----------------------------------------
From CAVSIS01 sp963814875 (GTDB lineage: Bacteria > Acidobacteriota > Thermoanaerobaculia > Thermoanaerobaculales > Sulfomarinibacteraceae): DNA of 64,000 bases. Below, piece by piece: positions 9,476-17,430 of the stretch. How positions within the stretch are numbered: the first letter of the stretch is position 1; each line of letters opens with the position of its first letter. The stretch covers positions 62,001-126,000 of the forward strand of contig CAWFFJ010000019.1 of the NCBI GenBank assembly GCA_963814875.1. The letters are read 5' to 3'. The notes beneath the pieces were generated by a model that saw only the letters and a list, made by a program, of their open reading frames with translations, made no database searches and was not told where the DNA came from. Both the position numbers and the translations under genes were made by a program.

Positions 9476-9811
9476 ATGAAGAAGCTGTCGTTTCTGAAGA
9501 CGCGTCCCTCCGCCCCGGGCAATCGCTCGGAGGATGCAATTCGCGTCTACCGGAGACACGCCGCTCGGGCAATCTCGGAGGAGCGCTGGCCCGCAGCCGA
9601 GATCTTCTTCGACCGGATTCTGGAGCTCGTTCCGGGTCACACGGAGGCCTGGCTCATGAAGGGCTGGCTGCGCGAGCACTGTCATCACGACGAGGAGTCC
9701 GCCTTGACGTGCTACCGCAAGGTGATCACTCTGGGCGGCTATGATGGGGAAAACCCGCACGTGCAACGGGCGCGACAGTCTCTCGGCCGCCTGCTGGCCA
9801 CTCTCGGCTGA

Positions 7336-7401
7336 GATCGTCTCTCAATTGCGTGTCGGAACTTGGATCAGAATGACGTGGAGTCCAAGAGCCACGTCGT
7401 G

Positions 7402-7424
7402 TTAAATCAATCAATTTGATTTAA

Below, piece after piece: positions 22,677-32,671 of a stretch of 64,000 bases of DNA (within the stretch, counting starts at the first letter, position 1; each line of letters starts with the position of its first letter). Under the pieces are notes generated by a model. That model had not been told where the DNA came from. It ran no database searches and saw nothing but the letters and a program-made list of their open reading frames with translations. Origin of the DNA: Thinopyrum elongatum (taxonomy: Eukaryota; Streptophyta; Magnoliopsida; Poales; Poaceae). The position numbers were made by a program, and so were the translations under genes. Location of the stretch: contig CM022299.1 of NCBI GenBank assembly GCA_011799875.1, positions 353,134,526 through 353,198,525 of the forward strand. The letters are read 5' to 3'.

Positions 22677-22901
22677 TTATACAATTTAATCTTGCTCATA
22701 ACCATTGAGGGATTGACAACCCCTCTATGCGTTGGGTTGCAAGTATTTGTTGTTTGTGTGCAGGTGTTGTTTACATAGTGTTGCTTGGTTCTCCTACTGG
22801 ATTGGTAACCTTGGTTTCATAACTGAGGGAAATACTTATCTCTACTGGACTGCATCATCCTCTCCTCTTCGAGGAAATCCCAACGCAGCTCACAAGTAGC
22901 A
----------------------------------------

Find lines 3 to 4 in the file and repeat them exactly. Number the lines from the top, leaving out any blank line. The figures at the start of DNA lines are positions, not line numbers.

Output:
9476 ATGAAGAAGCTGTCGTTTCTGAAGA
9501 CGCGTCCCTCCGCCCCGGGCAATCGCTCGGAGGATGCAATTCGCGTCTACCGGAGACACGCCGCTCGGGCAATCTCGGAGGAGCGCTGGCCCGCAGCCGA